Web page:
This is a starter guide to the ADHD treatment journey.
Remember, treatment is for management of the condition and not a cure. Be prepared to look at a holistic treatment program that involves medication, self-awareness, support, therapy and ultimately, lifestyle changes. There is no one treatment that will work for every individual. The journey towards finding what works for you can be frustrating and long, but it can also offer the reward of a happier life.
Recommendations suggested in this website come from ‘NICE Guidelines’. The National Institute for Health and Care Excellence (NICE) is an executive non-departmental public body of the Department of Health in the United Kingdom. It serves both the English NHS and the Welsh NHS and provides clinical guidance on treatments and their effectiveness.
You may have heard of NICE before; we will occasionally refer to it throughout this website and you may hear of it through your treatment. It is well worth reading these guidelines:
Full NICE guidelines: https://www.nice.org.uk/guidance/cg142/evidence/full-guideline-186587677
ADHD guidance: https://www.nice.org.uk/guidance/cg72
The first step is to go to your GP, describe your symptoms and ask for a referral to the ADHD specialist clinic. For information, both East Sussex and West Sussex have a specialist clinic to diagnose adults for ADHD, Autism, Tourettes and other neuro-diversity. If you are referred by your GP, you will see a specialist and begin to look at the options for treatment. This specialist will consider your symptoms and medical history to see what medication, if any, is appropriate. If you have a history of other diagnosis (co-morbidity), mental disorders, self-harm, alcohol or substance misuse issues, then this will be taken into account.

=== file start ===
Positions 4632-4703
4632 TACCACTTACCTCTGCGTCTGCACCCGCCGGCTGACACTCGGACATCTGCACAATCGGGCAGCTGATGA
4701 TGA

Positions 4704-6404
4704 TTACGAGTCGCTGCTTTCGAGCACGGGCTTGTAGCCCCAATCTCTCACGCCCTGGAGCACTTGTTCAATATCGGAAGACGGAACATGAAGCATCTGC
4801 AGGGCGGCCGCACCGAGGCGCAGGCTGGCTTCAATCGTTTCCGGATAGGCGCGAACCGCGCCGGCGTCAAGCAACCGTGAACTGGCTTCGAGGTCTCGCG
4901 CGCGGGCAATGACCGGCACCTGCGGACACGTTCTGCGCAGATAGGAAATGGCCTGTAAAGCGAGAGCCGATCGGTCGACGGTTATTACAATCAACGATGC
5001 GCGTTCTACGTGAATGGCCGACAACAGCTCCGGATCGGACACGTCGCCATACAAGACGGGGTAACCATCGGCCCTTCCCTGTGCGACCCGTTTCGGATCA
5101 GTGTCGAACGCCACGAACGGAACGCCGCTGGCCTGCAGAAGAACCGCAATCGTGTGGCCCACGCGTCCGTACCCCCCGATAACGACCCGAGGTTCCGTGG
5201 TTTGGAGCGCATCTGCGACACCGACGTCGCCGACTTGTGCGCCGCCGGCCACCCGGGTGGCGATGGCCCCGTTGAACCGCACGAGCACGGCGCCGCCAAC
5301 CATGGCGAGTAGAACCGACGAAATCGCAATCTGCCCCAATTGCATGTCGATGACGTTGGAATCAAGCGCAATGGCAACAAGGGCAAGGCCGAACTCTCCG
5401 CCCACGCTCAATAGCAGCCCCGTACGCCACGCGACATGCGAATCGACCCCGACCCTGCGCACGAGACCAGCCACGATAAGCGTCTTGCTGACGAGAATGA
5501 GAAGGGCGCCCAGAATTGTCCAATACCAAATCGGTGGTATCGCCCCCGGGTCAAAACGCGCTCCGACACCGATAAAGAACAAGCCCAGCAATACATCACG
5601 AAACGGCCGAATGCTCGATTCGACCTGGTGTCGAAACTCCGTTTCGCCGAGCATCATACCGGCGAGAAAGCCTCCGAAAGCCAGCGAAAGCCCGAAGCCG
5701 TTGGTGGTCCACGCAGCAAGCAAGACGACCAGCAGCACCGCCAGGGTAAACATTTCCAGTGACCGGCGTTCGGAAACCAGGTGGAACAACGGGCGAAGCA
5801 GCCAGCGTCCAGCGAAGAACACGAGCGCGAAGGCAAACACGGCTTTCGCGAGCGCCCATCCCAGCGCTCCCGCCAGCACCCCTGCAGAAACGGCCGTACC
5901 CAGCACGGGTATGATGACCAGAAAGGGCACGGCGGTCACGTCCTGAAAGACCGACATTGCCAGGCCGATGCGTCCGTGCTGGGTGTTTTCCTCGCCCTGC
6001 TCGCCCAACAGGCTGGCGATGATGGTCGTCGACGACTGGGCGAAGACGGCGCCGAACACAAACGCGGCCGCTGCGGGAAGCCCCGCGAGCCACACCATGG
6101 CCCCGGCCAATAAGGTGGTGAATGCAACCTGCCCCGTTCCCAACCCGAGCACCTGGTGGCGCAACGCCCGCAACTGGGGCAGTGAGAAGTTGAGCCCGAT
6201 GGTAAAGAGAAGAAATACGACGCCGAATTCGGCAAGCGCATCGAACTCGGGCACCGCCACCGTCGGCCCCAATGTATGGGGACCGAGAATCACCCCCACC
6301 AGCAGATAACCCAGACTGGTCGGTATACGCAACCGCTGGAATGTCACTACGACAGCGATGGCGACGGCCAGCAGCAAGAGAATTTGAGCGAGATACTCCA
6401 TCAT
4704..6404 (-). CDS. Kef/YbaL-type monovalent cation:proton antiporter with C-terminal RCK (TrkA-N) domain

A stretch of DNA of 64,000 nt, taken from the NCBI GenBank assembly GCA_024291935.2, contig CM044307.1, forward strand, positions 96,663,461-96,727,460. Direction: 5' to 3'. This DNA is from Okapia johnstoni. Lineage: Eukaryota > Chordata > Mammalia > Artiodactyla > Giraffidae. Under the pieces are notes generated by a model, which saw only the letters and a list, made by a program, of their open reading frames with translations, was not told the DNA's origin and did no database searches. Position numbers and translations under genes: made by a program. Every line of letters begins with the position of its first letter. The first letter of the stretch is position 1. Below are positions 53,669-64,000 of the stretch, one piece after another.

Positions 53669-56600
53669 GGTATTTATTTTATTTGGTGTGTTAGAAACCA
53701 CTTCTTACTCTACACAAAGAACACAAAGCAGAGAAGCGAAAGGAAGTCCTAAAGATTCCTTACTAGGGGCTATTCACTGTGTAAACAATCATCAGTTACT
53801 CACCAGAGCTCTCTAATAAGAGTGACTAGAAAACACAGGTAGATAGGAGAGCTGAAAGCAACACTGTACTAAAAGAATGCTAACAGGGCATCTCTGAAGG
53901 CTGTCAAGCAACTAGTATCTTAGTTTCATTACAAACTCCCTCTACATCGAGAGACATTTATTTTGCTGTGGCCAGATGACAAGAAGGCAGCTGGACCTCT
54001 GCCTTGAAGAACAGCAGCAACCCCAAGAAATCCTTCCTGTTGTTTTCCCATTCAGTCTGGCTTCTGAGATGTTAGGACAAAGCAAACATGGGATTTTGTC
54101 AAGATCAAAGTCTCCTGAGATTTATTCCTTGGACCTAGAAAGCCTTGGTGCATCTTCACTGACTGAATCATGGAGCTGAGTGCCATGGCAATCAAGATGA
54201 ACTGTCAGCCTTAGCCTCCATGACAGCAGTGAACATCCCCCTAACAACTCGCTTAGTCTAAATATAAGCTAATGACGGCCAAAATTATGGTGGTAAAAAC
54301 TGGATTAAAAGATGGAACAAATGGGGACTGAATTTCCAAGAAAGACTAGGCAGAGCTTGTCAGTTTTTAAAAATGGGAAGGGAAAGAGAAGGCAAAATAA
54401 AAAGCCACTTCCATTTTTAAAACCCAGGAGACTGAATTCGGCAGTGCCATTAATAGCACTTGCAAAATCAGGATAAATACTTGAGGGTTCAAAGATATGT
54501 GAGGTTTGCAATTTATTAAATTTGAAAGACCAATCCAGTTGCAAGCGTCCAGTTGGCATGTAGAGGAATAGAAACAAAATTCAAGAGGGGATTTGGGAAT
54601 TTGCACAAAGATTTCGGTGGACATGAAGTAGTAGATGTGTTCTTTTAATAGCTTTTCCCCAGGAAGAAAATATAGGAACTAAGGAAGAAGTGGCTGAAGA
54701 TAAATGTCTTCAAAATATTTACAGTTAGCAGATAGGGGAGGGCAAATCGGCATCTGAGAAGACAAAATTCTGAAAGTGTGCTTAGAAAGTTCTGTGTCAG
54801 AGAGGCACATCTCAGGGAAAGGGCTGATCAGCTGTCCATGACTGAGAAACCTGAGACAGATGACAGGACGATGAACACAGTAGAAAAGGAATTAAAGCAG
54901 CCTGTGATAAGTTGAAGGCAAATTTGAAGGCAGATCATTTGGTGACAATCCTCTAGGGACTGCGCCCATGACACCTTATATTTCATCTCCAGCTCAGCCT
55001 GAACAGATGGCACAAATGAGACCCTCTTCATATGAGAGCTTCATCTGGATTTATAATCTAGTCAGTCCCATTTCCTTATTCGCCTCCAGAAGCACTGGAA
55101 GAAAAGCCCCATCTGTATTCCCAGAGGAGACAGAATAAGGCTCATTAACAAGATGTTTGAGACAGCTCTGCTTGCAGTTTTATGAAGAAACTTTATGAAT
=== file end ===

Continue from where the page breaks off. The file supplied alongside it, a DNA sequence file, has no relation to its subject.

Your specialist will use the NICE Guidelines and move through the recognised stages. These are the named medications with a brief outline of their type and effect.
Please note: for detail about any part of this process and about each medication please consult the NICE guidance.
NICE guidelines: “Drug treatment for adults with ADHD should always form part of a comprehensive treatment programme that addresses psychological, behavioural and educational or occupational needs. Following a decision to start drug treatment in adults with ADHD, methylphenidate should normally be tried first.”
Short Release: Ritalin
Effect: Lasts about 2 to 3 hours, 30 mins after being taken
Long Release: Concerta, Matoride
Effect: Lasts several hours, taken once daily
Type: Non stimulant
Constant Release: Strattera
Effect: This is similar to an antidepressant and will likely be given if there is a history of substance abuse or problematic behaviours. Takes time to build into the system
Name: Dexamphetamine or Dexamphetamine
Short Release: Dexamphetamine
Effect: Similar to Methylphenidate. It can be addictive and so not given to those with substance abuse issues or potential characteristics
Constant Release: Elvanse
Effect: Non-active chemical breaks down into liver and becomes dexamfetamine which has the brand name ‘elvanse’. Is not addictive.
It is important to remember that medication does not work alone and as with all treatments, an individual has to take ultimate responsibility for the downsides, as well as the benefits.
Facts about medication it is useful to consider:
- ADHD medication is effective – it has an 80% success rate.
- Medication does not have to be taken forever. It can be used to gauge how much it changes your daily life and how you wish to incorporate it.
- An individual can decide to take the medication as and when they need it.
- It is not a ‘miracle cure’.
Co-morbidity and neurodiversity
An individual may have a dual diagnosis or co-morbidity alongside their ADHD diagnosis; such as Aspergers or Autism, PTSD, Personality Disorder, Sensory Processing Disorder, Depression or Anxiety.
Your consultant and GP will consult with you about the right medications that help to treat these conditions
Psychotic Mental Health Conditions
If an individual is going through a serious mental health crisis or an ongoing condition then they will not be prescribed ADHD medication in conjunction with antipsychotics. This is underlined in the NICE Guidelines.
HIV and HIV prevention medication
There are no known side effects that impact on the workings of HIV medication. This includes PrEP and PEP.